Lynnee Argabright (Research Data Librarian): Lynnee Argabright (Research Data Librarian): I began thinking about this new role by considering the research data lifecycle—data collection, cleaning, analysis, visualisation, sharing …— and looking at academic literature to see what other data librarians have done. A good one was “Academic Libraries and Research Data Services” (PDF) and the follow-up study “Research Data Services in Academic Libraries: Where are We Today?”. It helped me scope out what a data librarian could do, and then I scaled down to thinking what I could do immediately versus in the future. I also thought about my support capacity as a single unit servicing the campus, with potential collaborations with non-data-specific others. I talked with many people on campus about their data needs and about the current data infrastructure and support. Based on that, I am allocating my time on a rollout schedule (see discussion of “maturity models” in “Maturing research data services and the transformation of academic libraries”) to learn about/plan/develop services for particular data lifecycle areas—such as reviewing Data Management Plans and teaching data analysis in R workshops—before I market those specific services to campus. Data discovery was a lifecycle area I could start on right away, joining the subject librarians in their course instruction sessions about finding research results and getting follow-up consultations for finding Open Data.

What are your goals in the new jobs, i.e. for the first year of Open Science at UNCW?

Allison: Awareness, always! Faculty are hungry for the services we offer but not all of them know we are here and doing the work now. My main goal now that much of my role has been established is to raise awareness of the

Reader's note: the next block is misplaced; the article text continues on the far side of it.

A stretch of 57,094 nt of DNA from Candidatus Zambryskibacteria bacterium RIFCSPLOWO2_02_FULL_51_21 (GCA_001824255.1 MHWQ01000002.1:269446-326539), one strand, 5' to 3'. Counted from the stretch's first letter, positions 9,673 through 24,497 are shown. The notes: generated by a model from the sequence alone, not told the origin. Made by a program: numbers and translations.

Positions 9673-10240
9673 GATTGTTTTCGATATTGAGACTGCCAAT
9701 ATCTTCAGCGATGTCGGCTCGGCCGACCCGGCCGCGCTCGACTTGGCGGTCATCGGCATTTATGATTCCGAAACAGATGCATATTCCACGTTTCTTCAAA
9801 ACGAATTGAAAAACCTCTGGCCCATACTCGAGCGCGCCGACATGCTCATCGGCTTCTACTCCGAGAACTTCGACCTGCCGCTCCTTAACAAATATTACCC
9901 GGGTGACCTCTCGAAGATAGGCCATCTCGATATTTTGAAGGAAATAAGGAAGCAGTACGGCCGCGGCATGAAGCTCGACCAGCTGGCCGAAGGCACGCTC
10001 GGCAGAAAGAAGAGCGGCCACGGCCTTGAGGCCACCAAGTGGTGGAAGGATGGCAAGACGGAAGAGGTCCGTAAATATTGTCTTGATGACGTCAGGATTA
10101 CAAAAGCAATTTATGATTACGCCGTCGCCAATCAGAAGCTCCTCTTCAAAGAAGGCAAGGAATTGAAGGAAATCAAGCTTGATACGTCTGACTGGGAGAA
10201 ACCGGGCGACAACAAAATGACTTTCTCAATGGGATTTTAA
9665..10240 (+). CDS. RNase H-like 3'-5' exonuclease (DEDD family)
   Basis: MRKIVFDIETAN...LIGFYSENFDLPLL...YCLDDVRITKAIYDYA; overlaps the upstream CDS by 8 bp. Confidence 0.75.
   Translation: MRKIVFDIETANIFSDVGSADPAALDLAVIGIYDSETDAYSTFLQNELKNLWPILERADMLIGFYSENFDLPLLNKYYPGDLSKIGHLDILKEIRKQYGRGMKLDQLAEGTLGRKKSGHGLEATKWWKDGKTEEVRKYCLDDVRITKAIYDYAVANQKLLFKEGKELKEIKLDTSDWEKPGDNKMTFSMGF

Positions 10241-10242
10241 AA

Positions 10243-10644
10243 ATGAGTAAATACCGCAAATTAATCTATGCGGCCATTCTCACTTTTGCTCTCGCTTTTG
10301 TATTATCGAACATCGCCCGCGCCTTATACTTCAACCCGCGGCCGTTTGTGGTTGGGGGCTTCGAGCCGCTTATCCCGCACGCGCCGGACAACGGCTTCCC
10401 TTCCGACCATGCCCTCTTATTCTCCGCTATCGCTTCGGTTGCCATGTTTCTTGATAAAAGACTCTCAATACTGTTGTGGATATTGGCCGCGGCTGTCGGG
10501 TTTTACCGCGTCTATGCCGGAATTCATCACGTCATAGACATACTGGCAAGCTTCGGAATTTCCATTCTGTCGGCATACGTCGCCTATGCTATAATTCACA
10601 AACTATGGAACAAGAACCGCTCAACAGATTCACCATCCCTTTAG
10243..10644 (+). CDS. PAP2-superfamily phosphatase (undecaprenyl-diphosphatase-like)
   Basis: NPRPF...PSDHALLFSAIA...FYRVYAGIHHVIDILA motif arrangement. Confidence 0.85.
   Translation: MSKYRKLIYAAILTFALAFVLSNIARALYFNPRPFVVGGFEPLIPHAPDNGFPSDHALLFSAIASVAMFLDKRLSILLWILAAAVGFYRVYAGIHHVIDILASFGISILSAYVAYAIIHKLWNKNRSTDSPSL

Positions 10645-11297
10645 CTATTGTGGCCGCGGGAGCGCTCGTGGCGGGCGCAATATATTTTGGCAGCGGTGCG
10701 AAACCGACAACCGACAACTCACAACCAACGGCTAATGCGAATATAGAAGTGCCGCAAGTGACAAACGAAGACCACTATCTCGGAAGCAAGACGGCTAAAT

Lynnee: A big priority for me is to intentionally and transparently fit in Open Science to as many of my data services as possible. Am I teaching about data discovery? I could show Open Data sources. Am I consulting on data privacy? I could bring up how to de-identify data so the data could potentially be shared. Did I get a question about data analysis? I could recommend Open Source tools.

One particular initiative I want to get started in my first year is data sharing. Promoting data sharing on campus would be of value to a campus with newly increased research intensity expectations; not only because researchers new to getting grants now often face the expectation to share their data, but also because sharing data will help showcase UNCW-produced research to the world. However, repository deposit participation does not happen overnight—as another OSC poster explains—so a first year goal to get involved with data sharing has been to get a feel for administering the technical Dataverse infrastructure we have, begin mentioning the benefits of data sharing in other data conversations to fuel awareness, and start looking into how to ease the experience of preparing data to be shared.

An Increased Use of the Institutional Repository by Researchers from 7% to 45%: Lessons from the Open Access Campaign at the School of Economics and Business, University of Ljubljana